We often worry about how much time our kids spend in front of a screen, and particularly the link between screen time and childhood obesity. But too much screen time isn't just a problem for kids.
According to one study, the average adult office worker spends about 1,700 hours a year in front of a screen - and that doesn't include smartphones and other handheld devices.
According to the American Academy of Ophthalmology, all this screen time has led to a surge in patients suffering from eye strain, headaches, dry eye and other ailments.
When we're staring at screens, we tend to blink less, which is what leads to this dry or strained feeling in the eyes.
Also, by staring at a screen of virtually any type for hours, our exposure to blue light emitted by these devices also increases.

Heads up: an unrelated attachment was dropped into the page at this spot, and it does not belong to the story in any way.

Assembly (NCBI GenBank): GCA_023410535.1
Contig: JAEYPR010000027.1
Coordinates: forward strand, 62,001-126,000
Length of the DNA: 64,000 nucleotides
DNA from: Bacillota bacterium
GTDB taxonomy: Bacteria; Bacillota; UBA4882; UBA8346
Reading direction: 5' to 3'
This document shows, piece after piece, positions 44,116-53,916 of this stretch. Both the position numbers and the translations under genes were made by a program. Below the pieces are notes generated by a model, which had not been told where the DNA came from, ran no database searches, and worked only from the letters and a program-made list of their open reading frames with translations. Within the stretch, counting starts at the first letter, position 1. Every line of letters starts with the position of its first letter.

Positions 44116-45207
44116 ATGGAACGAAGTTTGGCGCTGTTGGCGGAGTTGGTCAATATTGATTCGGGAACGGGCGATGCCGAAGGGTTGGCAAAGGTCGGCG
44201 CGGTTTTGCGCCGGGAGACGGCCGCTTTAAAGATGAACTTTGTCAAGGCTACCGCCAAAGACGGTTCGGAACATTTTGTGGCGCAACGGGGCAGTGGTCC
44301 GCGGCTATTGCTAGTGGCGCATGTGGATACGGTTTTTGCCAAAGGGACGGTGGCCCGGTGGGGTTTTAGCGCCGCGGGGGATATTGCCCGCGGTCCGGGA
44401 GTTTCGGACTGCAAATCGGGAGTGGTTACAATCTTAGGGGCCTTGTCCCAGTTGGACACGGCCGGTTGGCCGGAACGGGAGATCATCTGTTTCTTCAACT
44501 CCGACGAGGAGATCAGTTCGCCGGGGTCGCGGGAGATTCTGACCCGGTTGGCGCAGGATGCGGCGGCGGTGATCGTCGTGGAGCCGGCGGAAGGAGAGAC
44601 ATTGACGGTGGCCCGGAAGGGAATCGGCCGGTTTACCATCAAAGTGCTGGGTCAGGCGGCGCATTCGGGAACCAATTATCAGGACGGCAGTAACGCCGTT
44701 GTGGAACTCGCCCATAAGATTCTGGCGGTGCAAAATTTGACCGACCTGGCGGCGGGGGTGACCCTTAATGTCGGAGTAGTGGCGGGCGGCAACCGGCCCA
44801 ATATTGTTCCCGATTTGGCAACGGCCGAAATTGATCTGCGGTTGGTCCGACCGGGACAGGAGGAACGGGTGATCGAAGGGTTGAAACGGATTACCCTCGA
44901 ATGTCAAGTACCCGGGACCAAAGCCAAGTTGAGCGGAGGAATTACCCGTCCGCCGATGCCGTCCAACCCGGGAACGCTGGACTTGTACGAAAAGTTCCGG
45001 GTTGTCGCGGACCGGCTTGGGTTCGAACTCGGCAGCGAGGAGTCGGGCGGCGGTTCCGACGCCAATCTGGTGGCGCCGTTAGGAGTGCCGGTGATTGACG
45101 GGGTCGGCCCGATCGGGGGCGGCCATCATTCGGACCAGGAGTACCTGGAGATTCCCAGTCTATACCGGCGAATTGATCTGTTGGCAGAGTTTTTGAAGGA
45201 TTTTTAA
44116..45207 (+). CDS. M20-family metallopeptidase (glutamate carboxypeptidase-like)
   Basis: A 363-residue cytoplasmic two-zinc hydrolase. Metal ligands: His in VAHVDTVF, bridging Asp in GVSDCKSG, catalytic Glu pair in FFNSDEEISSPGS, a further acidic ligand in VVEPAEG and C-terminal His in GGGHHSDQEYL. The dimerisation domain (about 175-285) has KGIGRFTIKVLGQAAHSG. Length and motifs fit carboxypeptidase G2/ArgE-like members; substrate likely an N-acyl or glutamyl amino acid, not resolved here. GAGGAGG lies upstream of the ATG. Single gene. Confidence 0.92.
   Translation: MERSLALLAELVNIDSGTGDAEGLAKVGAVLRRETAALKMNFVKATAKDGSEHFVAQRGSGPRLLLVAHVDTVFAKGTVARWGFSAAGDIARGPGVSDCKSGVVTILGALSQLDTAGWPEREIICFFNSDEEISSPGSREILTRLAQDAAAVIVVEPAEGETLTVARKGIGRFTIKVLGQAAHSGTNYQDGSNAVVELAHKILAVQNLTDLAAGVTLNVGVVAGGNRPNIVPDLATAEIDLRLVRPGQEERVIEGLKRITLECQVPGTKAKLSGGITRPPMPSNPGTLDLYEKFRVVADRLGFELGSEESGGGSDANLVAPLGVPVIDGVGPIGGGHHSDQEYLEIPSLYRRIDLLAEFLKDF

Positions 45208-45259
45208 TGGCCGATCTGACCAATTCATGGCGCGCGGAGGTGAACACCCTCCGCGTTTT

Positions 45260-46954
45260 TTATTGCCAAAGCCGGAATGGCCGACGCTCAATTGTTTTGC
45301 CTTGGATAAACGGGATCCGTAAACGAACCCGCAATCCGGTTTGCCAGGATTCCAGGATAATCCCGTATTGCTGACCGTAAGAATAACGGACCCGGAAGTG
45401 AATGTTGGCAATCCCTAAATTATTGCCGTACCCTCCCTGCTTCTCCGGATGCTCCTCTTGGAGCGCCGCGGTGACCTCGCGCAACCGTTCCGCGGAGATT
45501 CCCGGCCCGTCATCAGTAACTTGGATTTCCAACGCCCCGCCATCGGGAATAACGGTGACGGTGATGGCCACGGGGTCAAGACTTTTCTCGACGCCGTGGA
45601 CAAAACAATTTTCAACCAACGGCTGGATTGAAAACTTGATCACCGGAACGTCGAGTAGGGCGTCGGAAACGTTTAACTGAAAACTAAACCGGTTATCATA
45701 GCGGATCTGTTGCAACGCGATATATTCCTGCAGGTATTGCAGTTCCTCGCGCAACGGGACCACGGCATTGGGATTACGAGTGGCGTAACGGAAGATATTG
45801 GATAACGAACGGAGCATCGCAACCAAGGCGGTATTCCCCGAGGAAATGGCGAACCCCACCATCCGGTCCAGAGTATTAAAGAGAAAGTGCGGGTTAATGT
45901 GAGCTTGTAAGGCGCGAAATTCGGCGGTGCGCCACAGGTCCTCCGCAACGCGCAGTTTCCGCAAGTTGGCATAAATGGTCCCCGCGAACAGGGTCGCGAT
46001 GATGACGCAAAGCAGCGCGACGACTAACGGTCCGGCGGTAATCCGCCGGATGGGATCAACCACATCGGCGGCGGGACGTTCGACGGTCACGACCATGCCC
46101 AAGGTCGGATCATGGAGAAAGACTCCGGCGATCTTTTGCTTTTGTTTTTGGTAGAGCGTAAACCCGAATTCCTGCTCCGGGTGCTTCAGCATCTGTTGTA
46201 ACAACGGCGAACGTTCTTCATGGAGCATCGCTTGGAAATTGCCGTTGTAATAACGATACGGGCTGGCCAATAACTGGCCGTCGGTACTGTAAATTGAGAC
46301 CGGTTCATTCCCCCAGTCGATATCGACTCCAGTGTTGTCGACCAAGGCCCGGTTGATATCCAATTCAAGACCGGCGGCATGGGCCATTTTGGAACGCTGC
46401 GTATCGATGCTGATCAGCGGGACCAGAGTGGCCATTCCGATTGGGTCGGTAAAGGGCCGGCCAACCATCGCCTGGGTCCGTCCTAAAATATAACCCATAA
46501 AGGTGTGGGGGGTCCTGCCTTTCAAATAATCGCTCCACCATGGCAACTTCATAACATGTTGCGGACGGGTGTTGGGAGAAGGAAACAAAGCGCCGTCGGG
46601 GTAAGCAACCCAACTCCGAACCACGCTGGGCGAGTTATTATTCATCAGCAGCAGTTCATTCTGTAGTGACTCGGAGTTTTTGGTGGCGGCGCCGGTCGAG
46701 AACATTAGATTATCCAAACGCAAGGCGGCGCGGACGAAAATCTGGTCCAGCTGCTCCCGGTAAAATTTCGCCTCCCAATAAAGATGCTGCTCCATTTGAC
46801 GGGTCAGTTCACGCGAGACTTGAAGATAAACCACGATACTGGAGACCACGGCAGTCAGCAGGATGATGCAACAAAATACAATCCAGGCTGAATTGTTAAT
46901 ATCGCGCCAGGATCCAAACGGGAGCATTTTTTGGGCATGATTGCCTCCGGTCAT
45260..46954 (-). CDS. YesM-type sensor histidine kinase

Blue light can affect the body's circadian rhythm, which regulates our sleep/wake cycle and therefore can hamper our ability to sleep.
Unfortunately, due to the modern work environment, significantly cutting back on screen time isn't an option.
However, there are some things you can do to help limit its limpact on eyesight and sleep.
First, sit at least 25 inches away and position the screen at a slightly downward angle.
Second, try a matte filter to reduce glare. Also, remember to blink and to follow the 20-20-20 rule - every 20 minutes stare at an object 20 feet away for 20 seconds.
Finally, turn off your devices at least an hour before bed. Your body needs the rest for all the screen time you'll be getting tomorrow.